US20090087813A1 (en) * 2007-10-02 2009-04-02 Colgate-Palmolive Company Bio-activated oral care instrument
US8413282B2 (en) 2007-10-02 2013-04-09 Colgate-Palmolive Company Bio-activated oral care instrument
DE102008026067A1 (en) * 2008-05-30 2010-01-14 Schaffrath, Paul, Dr. Device for improving oral hygiene
CN103796712A (en) * 2011-09-20 2014-05-14 吉列公司 Oral care devices having automatic mode selection
US9009901B2 (en) 2011-09-20 2015-04-21 Braun Gmbh Oral care devices having automatic mode selection
US9192762B2 (en) 2011-09-20 2015-11-24 Braun Gmbh Therapeutic micro-current delivery devices and methods thereof
CN103796712B (en) * 2011-09-20 2016-02-17 博朗有限公司 Oral care device having an automatic mode selection
WO2013043769A1 (en) * 2011-09-20 2013-03-28 The Gillette Company Oral care devices having automatic mode selection
US9636195B2 (en) 2012-09-28 2017-05-02 Stephen H. Wolpo Hands free oral hygiene system
US9907633B2 (en) 2012-09-28 2018-03-06 Stephen H. Wolpo Oral care system with mouthpiece
US9597496B1 (en) 2015-10-16 2017-03-21 Colgate-Palmolive Company Oral care implement with conductive protrusions

Also Published As

Publication number Publication date
CH499286A (en) 1970-11-30
GB1219632A (en) 1971-01-20
FR1583683A (en) 1969-11-28
BE710152A (en) 1968-05-30
NL6800928A (en) 1968-08-01
DE1639155A1 (en) 1970-06-25
AT299439B (en) 1972-06-26
ES350272A1 (en) 1969-04-16

Similar Documents

Publication Publication Date Title
US3234942A (en) Tray arrangement for topical application of medication to the teeth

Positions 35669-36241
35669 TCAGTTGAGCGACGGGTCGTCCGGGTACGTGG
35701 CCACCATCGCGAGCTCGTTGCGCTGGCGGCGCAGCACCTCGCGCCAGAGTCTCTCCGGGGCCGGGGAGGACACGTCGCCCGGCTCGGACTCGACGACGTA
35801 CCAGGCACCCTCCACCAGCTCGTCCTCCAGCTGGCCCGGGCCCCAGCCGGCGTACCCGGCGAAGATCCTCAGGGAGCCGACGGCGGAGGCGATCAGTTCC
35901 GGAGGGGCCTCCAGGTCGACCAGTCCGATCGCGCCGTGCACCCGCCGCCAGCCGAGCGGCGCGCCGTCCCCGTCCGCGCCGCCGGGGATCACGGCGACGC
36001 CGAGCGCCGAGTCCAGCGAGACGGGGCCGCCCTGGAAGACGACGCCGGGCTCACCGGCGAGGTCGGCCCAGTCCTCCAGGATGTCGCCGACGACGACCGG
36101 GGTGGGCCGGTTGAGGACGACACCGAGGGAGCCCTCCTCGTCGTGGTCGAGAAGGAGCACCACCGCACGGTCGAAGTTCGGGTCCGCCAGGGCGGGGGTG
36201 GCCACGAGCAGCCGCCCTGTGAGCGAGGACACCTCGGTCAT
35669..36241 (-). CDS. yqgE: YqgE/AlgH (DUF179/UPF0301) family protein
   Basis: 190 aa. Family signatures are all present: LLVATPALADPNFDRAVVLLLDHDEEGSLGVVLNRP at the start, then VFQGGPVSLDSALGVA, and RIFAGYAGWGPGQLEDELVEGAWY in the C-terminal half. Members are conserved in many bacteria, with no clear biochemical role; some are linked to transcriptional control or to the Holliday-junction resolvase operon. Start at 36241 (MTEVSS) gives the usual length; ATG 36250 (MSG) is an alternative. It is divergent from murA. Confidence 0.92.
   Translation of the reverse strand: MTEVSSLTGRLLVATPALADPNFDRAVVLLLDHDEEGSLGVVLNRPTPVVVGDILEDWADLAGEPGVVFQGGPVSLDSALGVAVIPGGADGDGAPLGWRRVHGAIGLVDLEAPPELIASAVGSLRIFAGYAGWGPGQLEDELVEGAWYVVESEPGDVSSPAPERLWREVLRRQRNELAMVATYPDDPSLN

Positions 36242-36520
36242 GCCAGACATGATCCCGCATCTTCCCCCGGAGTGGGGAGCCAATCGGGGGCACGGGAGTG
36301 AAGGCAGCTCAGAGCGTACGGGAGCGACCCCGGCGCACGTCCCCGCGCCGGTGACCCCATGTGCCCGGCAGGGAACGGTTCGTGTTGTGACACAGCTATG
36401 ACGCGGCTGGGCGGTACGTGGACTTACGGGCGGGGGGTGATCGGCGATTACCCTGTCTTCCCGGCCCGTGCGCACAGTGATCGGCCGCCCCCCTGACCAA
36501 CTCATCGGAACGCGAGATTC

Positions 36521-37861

US3231925A (en) Disposable toothbrush
EP1448263B1 (en) Device for controlled delivery of active substance into the skin
US4472853A (en) Toothbrush
US7643874B2 (en) Dermal patch
US4576190A (en) Toothsticks "Toostix"
ES2198590T3 (en) Orbitally vibrating apparatus for removal of interproximal dental plaque.
US6895271B2 (en) Iontophoretic drug delivery electrodes and method
US3742549A (en) Contoured toothbrush
CA1331787C (en) Low-frequency electrotherapeutic device
US5443441A (en) Apparatus and method for transdermal delivery of cosmetic compositions
US9272141B2 (en) Handheld facial massage and microcurrent therapy device
US4776054A (en) Toothbrush
CA1164612A (en) Silver-plated tooth brush
US5070862A (en) Glove for electro-massage therapy
AU648834B2 (en) Iontophoretic treatment system
CN102711905B (en) Galvanic skin treatment device
US6238381B1 (en) Iontophoretic treatment system
US4502497A (en) Toothbrush for polarizing the active ingredients of toothpaste
US2476201A (en) Sponge rubber insert for toothbrush heads
US4610045A (en) Toothbrush
ES2372050T3 (en) Procedure to treat acne and acne rosacea with electrochemically generated zinc ions.
US5354321A (en) Patch arrangement for galvanic treatment
RU2441643C2 (en) Method and device for electrochemical teeth whitening
US6425891B1 (en) Hair removal system